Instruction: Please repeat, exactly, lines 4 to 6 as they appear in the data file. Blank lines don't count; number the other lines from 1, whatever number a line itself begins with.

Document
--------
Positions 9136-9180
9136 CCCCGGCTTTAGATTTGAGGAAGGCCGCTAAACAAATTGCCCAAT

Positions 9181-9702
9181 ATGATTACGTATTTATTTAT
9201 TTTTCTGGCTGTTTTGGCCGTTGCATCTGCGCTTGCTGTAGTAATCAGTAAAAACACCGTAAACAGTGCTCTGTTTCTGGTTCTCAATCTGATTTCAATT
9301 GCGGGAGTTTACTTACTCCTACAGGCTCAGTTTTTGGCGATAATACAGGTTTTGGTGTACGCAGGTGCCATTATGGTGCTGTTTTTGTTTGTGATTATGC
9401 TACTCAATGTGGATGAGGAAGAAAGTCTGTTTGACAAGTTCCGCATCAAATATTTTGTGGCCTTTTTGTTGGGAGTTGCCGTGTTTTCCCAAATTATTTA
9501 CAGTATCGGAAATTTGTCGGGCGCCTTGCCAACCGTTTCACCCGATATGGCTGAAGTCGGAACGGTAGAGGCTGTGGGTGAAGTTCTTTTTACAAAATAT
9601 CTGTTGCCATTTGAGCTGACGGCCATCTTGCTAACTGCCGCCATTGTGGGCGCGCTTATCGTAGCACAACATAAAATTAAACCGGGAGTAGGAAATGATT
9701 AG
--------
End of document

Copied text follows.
9181 ATGATTACGTATTTATTTAT
9201 TTTTCTGGCTGTTTTGGCCGTTGCATCTGCGCTTGCTGTAGTAATCAGTAAAAACACCGTAAACAGTGCTCTGTTTCTGGTTCTCAATCTGATTTCAATT
9301 GCGGGAGTTTACTTACTCCTACAGGCTCAGTTTTTGGCGATAATACAGGTTTTGGTGTACGCAGGTGCCATTATGGTGCTGTTTTTGTTTGTGATTATGC